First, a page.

He is terrified of the oppressors, but he is terrified of the liberators too. He is terrified of them because for him they are the secular heirs of the religious bigots of the ages of faith; because anybody who has a cut and dried scheme, a straitjacket which he wishes to impose on humanity as the sole possible remedy for all human ills, is ultimately bound to create a situation intolerable for free human beings, for men like himself who want to express themselves, who want to have some area in which to develop their own resources, and are prepared to respect the originality, the spontaneity, the natural impulse towards self-expression on the part of other human beings too.

He calls this Petrograndism - the methods of Peter the Great. He admires Peter the Great. He admires him because he did at least overthrow the feudal rigidity, the dark night, as he thinks of it, of medieval Russia. He admires the Jacobins because the Jacobins dared to do something instead of nothing. Yet he is clearly aware, and became more and more so the longer he lived he says all this with arresting clarity in his open letters To an Old Comrade - Bakunin - written in the late sthat Petrograndism, the behaviour of Attila, the behaviour of the Committee of Public Safety in - the use of methods which presuppose the possibility of simple and radical solutions - always in the end lead to oppression, bloodshed and collapse.

He declares that whatever the justification in earlier and more innocent ages of acts inspired by fanatical faith, nobody has any right to act in this fashion who has lived through the nineteenth century and has seen what human beings are really made of - the complex, crooked texture of men and institutions. Progress must adjust itself to the actual pace of historical change, to the actual economic and social needs of society, because to suppress the bourgeoisie by violent revolution - and there was nothing he despised more than the bourgeoisie, and the mean, grasping, philistine financial bourgeoisie of Paris most of all - before its historical role has been played out, would merely mean that the bourgeois spirit and bourgeois forms would persist into the new social order.

And who shall say that history has proved that Herzen was mistaken? He gave his reply in The Bell We will not call for the axe as the ultima ratio so long as there remains one vestige of reasonable hope for a solution without the axe. The further I look into the western world, into the chain of events which brought Europe to us Russians, the more there arises in me a disgust for all bloody revolutions. How well I would teach you to despise your spiritual shepherds, placed over you by the St. Petersburg Synod and a German tsar You hate the landlord, you hate the official, you fear them, and rightly so; but you still believe in the tsar and the bishop The tsar is with them, and they are his men.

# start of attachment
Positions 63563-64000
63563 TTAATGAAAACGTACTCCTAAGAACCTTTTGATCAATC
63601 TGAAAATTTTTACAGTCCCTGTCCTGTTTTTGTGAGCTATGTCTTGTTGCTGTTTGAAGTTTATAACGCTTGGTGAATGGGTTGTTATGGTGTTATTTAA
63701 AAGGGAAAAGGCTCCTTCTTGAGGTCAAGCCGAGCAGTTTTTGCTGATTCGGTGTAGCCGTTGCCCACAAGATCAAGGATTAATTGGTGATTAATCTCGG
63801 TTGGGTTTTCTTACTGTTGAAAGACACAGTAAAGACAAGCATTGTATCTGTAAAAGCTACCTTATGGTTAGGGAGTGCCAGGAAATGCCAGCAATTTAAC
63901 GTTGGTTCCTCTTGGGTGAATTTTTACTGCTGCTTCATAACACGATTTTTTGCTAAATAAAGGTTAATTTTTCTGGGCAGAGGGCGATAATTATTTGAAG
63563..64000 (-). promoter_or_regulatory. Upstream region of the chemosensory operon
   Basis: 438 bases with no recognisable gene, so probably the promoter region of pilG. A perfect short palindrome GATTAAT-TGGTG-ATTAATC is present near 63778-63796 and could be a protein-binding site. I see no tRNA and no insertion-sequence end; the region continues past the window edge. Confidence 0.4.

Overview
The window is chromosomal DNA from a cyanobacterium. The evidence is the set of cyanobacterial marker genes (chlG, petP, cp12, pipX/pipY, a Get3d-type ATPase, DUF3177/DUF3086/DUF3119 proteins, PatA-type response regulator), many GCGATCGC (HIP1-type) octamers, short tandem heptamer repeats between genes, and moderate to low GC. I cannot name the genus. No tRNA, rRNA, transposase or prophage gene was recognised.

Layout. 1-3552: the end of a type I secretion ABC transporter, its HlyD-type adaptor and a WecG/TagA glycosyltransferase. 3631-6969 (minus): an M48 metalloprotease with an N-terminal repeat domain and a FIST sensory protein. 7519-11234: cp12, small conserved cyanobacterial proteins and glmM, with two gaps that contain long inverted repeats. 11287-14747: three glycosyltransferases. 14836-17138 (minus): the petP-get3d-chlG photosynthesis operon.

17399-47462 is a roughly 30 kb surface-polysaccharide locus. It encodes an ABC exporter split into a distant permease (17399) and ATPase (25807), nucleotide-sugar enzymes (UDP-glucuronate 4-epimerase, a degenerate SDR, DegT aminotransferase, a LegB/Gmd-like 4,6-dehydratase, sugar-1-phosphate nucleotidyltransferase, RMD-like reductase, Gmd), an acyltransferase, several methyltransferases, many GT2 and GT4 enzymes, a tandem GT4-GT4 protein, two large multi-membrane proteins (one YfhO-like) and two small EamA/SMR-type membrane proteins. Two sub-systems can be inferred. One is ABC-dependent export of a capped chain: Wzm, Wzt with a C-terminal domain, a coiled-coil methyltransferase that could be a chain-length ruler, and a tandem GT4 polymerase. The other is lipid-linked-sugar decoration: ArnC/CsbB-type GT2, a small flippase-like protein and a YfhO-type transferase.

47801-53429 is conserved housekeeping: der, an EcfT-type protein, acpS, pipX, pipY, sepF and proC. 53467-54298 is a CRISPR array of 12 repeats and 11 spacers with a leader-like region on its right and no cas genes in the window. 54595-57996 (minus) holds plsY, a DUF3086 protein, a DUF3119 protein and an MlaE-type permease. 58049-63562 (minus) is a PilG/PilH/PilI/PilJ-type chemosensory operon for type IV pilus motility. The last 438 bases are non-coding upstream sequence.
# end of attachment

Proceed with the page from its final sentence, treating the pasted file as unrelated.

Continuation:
It is him you now see - you, the father of a youth murdered in Bezdna, and you, the son of a father murdered in Penza Your shepherds are as ignorant as you, and as poor The dead bodies of your martyrs will not per form forty-eight miracles, and praying to them will not cure a tooth ache; but their living memory may produce one miracle - your emancipation. A republic that would not lead to Socialism seems an absurdity to us - a transitional stage regarding itself as the goal. On the other hand, Socialism which might try to dispense with political freedom would rapidly degenerate into an autocratic Communism.

Violence and terror are employed to spread religious and political creeds, to establish autocratic empires and indivisible republics. But force can merely destroy and clear the place - no more. With the methods of Peter the Great the social revolution will never attain beyond the slave-labour equality of Gracchus and Babeuf and the Communist serfdom of Cabet. Russian Women in Revolution In the s writers like Belinsky, Bakunin, Herzen and Ogarev, all consumed by the desire for philosophical certainties, were tentatively exploring the ideas of socialism within a framework of romantic culture Herzen's quasi-religious desire for inner peace prompted him to mediate between the more extreme philosophies of his friends.